Family Medicine Residency Program thrives with renewed funding


Several residents in the Oakwood Family Medicine Residency program had a chance to meet—and thank—one of their champions recently.

Former Governor. Jennifer Granholm, who helped reinstate funding for the program when it was threatened by cuts from the federal government, visited Oakwood Annapolis Hospital in Wayne where she heard first-hand the impact the program had on the residents and the community as a whole.

“This is a vital program for us,” said Eric Widner, division president of Oakwood Annapolis Hospital. “Without these funds we would not have been able to provide these services to the community.”

In 2004, with guidance from the Centers for Medicare and Medicaid Services (CMS), Oakwood closed its family medicine residency program at Oakwood Hospital and Medical Center in Dearborn and opened a new, improved program at Oakwood Annapolis Hospital. Oakwood President & CEO Brian Connolly said there was a great need for primary care physicians in the greater Wayne area, and medical residents would be able to learn in an excellent hands-on environment and serve the community at the same time.

“The whole idea was to bring family medicine practices into a medically underserved area,” he said.

After three years of successful compliance audits, CMS abruptly disallowed the program, canceling funding and taking back millions of dollars already dispersed to Oakwood to train residents.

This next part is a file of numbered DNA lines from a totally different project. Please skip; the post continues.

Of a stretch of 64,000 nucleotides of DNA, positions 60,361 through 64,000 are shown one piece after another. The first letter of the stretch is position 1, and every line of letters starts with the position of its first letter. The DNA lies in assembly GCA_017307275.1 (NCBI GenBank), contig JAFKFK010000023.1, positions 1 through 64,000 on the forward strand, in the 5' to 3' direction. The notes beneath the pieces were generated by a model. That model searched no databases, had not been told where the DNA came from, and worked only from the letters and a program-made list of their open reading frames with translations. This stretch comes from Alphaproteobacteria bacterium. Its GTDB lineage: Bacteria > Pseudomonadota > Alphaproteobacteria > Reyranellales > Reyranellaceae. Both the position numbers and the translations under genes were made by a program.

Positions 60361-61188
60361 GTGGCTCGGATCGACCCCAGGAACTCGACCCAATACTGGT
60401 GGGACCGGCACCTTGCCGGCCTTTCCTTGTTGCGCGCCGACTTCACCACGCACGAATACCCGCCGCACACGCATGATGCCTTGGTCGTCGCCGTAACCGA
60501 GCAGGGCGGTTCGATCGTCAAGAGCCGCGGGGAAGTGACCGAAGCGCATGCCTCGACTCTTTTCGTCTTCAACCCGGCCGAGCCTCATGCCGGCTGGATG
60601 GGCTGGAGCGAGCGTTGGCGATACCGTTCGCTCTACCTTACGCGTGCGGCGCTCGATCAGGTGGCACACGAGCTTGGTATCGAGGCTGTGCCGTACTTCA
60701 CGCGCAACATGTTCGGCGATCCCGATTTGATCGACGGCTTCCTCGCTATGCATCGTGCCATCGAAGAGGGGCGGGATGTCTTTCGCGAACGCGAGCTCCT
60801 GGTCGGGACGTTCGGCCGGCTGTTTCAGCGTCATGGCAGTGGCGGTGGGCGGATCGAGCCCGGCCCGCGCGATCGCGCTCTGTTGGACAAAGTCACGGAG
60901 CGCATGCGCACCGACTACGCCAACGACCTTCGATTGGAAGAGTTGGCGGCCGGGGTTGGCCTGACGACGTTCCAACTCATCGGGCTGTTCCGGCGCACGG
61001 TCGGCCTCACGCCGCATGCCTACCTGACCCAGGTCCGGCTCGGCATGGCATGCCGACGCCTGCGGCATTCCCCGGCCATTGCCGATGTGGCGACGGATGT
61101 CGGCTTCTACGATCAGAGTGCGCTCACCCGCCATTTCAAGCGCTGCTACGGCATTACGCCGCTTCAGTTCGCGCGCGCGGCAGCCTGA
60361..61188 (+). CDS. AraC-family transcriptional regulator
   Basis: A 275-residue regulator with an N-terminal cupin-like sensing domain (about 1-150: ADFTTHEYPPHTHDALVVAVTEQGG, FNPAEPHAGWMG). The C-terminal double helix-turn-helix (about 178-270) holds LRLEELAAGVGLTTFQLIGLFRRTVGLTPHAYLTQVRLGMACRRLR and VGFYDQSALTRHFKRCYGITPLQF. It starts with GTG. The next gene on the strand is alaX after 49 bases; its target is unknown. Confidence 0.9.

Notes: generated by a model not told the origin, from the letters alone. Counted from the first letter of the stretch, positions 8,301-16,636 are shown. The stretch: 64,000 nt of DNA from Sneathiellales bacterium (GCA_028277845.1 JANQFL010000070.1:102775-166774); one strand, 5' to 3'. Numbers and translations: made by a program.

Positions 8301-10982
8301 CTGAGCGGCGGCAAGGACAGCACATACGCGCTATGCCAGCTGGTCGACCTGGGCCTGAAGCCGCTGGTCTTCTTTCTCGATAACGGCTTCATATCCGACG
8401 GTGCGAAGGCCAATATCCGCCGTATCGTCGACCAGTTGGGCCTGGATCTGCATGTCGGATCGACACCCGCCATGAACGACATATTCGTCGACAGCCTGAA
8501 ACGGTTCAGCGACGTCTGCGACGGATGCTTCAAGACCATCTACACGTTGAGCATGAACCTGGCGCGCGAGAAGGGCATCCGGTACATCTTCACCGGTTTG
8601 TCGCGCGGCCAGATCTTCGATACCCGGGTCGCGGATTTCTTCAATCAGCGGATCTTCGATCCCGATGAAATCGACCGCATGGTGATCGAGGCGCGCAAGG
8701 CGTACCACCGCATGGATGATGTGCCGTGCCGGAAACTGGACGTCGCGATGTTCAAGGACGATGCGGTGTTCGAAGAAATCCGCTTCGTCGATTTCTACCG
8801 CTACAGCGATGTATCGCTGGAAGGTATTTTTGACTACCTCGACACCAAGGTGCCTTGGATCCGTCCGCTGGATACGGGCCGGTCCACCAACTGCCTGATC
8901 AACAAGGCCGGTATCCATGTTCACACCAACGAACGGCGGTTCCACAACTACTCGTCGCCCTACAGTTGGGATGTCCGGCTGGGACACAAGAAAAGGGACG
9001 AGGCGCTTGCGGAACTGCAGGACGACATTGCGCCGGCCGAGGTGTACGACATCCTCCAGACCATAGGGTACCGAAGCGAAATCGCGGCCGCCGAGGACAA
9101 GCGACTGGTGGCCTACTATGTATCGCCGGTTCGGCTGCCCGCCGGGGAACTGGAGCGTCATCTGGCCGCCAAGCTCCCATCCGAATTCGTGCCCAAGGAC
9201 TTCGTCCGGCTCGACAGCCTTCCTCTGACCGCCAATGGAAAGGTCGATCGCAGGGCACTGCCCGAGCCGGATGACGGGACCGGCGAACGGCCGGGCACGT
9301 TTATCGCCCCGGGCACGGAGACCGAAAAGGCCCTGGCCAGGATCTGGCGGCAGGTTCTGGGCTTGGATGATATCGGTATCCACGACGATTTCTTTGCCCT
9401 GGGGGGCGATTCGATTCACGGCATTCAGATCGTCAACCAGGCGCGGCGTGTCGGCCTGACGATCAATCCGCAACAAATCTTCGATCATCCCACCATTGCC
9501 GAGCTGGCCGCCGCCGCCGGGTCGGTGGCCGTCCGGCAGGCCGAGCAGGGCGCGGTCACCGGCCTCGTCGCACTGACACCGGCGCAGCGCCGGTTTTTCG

With help from many members of the Michigan delegation including congressmen John Dingell, Gary Peters, John Conyers, Sandy Levin and Dan Benishek, along with senators Debbie Stabenow and Carl Levin and former congressmen Dale Kildee, Hansen Clarke and Thad McCotter, Granholm was able to successfully have the decision reversed, securing the long-term future of the program. Granholm said it was not an easy task, but the outcome made all the work worthwhile.

“Sometimes, when things are set in motion it’s hard to go back and fix them,” she said. “I’m glad our strenuous advocacy and determination came through in this case. This program was not only vital to Oakwood and the Wayne community, but to the State of Michigan as a whole.”

The Family Medicine Residency Program at Annapolis trains 30 doctors every year. They typically oversee as many as 26,000 patient visits annually and have cared for more than 800 babies annually since the program started, according to Karen Weaver, MD, the program director. Since 2004, more than 92 primary care physicians have completed the Oakwood Family Medicine Residency Program. A total of 56 graduates stayed in Michigan to practice and 30 of those who stayed in Michigan remained in Wayne County to deliver primary care services to the families of the area.

“Many of those go on to practice in medically underserved areas,” said Mark Hannis, MD, senior vice president and director of medical education for Oakwood Healthcare. “This program has a very rich history.”

CUTLINES: (Above) Former Gov. Jennifer Granholm checks out her thank you plaque she received for her work to reinstate funding for the Family Medicine Residency program as Mark Hannis, MD, (left) director of medical education for Oakwood Heathcare, and Douglas Grucz, MD look on.
(Below): Former Gov. Jennifer M. Granholm had a chance to meet some of the residents who have benefitted from the program including: L to R: Amal Raychouni, DO, Letacia Thomas, MD, Alan Kwok Wong, MD and Catherine Cherri, MD.

MEDIA CONTACTS
ABOUT OAKWOOD
STAY CONNECTED TO OAKWOOD